Bodies of the Other

Largely as a result of western powers’ colonial expansion, East Asia was forced into closer contact with other parts of the world in the nineteenth century. Westerners increased in number in treaty ports and major cities, and introduced photography to countries such as Japan and China.

The technology satisfied these foreigners’ interest in capturing the likeness of Asian bodies, and studio portraits of Japanese or Chinese people as ethnographic types were often compiled into souvenir albums. Meanwhile, Asian styles and tastes became fashionable among westerners who experienced them firsthand while living there. The craze soon spread across Europe and America, as manifested in japonaiserie (depiction of Japanese subjects in western art and design) and japonisme (influence of Japanese aesthetics on western art and design). While the western gaze was cast upon Asian bodies, Asians, in turn, reciprocated the look upon westerners who constituted “the other” for them. Motifs of western bodies abounded in East Asian art and artifacts made for export.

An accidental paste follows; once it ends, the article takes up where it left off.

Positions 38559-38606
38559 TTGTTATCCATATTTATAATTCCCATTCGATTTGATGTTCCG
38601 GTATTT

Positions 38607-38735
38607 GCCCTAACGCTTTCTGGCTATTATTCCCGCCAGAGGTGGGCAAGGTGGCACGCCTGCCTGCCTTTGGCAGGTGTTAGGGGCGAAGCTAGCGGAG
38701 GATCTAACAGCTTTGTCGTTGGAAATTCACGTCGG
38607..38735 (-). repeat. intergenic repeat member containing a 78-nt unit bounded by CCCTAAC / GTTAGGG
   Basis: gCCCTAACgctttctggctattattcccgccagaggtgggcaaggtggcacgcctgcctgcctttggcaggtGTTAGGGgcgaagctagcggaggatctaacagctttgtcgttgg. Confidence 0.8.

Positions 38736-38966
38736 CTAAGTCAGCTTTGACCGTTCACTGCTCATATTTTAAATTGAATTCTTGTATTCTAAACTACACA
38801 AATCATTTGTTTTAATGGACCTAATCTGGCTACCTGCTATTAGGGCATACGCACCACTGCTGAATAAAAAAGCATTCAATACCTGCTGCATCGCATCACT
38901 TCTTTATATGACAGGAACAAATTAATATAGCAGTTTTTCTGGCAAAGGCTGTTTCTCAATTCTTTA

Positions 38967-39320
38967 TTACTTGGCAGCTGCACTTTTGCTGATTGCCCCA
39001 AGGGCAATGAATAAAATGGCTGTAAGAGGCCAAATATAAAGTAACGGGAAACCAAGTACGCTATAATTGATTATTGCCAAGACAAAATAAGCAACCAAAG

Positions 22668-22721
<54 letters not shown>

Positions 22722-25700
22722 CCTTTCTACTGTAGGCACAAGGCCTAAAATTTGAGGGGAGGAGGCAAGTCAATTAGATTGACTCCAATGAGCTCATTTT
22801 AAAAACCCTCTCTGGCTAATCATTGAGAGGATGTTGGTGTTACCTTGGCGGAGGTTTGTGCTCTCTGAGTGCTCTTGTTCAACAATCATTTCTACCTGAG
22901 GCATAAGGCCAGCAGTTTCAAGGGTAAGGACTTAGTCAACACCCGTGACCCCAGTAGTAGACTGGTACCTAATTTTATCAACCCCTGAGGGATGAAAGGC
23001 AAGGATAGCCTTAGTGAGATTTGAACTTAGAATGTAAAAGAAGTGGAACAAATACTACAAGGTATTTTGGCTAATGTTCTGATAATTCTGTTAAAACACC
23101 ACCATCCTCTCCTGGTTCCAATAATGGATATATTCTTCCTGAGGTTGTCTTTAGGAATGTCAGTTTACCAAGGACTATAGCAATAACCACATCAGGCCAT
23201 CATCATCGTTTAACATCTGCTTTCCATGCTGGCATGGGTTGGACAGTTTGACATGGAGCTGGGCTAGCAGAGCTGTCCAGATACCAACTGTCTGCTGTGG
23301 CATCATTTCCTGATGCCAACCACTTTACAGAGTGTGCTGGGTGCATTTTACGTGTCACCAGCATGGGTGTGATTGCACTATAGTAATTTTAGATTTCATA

Image: Weller Pottery. Zanesville, Ohio, 1872–1948. Vase. c. 1903. Glazed ceramic. 13 1/8 x 6 1/4 in. (33.3 x 15.9 cm). Gift of Sybil and Alfred Nadel (Sybil Gottlieb, class of 1957)